STAR WARS HALF MARATHON

Photo Jan 17, 10 10 52 AM

Four days after I had Ella, I signed up for the Disney Star Wars Half Marathon thinking that by the time Ella turned 6 months, she would be so self sufficient that I would have all the time in the world to train for a race. Rookie mistake … or should I say Wookie mistak. haaaaaa. I like to joke that my friend Court took advantage of my postpartum vulnerability by talking me into signing up for this race but the truth is I’m so glad she did. Even if I didn’t get a chance to train for it, it certainly jump started my running again. She was such a good sport, running along side of me when she could’ve probably finished in half the time. Continue reading “STAR WARS HALF MARATHON”

Ella Caroline Choi

With the new year I hope to start documenting our lives here again. Since the last entry, life has just been so incredibly busy to say the least. The last trimester of pregnancy flew by and the first 6 months of being a new mom just consumed every.single.minute of my day. However, with baby girl turning 7 months this week and growing at lightening speed, I’m searching for ways to record and help me remember these precious moments that are ever so fleeting. I hope this blog can help me do just that. I will fill in the last 6 months (tons …TONS of pictures) but for now, let me introduce Ella Caroline Choi. She’s 7 months this week and has been such a joy! What a happy baby we are blessed with! Happy New Year!

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Back with some news

Hi Friends, I’m back with some news. I want to fill you in on all the ups and downs of life while I was away but first, let me start by saying this ~ I’m 24 weeks pregnant and everything is ok. To say we are happy and thrilled to meet our little girl (yep, it’s a girl!) in less than 4 months is an understatement. I’ve thought a lot about how to tell this story here and in the end I think it’s best to tell the whole story. Afterall, it’s my blog, it’s my life and I think I’m finally ready to put it into words.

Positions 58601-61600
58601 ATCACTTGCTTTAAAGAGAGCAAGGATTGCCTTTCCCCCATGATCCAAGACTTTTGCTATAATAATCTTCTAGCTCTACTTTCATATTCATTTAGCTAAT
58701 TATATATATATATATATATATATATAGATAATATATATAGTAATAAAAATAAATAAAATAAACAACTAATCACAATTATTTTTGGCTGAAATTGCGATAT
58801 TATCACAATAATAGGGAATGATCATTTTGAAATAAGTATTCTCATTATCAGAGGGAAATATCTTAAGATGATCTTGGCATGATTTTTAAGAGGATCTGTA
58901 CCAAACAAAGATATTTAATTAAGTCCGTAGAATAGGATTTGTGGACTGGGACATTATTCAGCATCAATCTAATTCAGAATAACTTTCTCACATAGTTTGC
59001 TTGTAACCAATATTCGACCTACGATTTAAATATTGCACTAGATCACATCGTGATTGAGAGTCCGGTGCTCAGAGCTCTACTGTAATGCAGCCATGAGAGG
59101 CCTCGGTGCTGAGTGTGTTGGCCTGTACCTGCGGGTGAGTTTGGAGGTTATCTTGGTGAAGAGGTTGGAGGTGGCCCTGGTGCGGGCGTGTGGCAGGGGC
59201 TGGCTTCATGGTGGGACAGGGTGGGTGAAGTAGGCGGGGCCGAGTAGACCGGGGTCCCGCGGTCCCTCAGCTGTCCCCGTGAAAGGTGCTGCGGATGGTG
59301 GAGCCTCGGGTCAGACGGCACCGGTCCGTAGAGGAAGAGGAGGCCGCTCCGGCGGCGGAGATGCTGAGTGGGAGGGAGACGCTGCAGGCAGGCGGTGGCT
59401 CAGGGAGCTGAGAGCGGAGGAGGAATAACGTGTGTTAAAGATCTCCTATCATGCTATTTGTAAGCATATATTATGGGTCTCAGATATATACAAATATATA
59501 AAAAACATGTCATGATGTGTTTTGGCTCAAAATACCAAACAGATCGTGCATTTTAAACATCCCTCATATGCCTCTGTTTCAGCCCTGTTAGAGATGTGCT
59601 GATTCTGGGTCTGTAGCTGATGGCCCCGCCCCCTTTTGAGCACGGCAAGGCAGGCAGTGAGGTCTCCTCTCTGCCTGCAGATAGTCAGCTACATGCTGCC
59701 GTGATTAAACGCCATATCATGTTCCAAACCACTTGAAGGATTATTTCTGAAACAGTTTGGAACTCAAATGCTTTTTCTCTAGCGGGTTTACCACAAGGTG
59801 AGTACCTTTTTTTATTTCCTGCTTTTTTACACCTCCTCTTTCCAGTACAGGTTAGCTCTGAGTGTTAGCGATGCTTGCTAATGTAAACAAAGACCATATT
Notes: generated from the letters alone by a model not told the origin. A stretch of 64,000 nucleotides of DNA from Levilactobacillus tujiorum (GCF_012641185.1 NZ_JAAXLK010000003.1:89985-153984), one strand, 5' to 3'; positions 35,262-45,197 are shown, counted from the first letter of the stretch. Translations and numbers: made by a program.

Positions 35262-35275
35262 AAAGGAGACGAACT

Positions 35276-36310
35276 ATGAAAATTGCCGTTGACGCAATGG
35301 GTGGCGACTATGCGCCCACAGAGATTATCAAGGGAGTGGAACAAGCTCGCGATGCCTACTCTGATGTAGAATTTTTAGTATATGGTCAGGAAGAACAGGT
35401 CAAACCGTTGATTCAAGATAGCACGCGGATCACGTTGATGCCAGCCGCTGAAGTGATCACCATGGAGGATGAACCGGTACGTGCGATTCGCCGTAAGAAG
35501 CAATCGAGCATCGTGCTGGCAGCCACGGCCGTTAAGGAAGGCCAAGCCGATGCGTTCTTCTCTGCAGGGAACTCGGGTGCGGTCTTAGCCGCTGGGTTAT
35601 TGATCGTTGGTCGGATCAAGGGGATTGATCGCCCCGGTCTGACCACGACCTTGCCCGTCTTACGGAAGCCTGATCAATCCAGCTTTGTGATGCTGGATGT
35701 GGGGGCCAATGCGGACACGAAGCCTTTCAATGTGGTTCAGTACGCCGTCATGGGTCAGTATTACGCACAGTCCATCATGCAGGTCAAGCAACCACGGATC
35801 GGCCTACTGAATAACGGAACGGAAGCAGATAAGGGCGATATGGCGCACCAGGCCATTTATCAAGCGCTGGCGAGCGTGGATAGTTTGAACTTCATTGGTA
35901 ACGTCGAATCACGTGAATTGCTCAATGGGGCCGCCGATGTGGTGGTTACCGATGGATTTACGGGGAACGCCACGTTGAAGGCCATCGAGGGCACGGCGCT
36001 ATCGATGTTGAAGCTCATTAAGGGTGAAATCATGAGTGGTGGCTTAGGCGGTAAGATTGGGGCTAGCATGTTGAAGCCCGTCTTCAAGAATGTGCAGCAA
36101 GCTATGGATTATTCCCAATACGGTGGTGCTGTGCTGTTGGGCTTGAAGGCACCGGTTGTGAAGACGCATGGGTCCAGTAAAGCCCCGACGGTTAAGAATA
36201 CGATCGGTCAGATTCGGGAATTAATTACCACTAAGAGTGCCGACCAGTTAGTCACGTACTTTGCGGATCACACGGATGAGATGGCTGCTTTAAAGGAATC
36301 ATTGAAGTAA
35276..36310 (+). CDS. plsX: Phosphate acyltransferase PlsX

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It all started last year in March when we first moved into the condo. Boxes were unpacked, internet not set up, plastic wrapping still on the mattress when I found out that I was pregnant. (surprise!) It was so unexpected that I thought it was food poisoning then maybe fatigue from the move, but when I started running for the toilet at 2 in the morning Aaron said it’s time to pee on a stick. By the way, I now know why those pregnancy test kits come in sets of 3 – because we were in utter shock and it took 3 positive tests to convince us it wasn’t a mistake. It was pretty funny how shocked we were – one would think we didn’t know how babies are made by our reactions. I will never forget that night, standing in the bathroom with Dug and suddenly everything changed.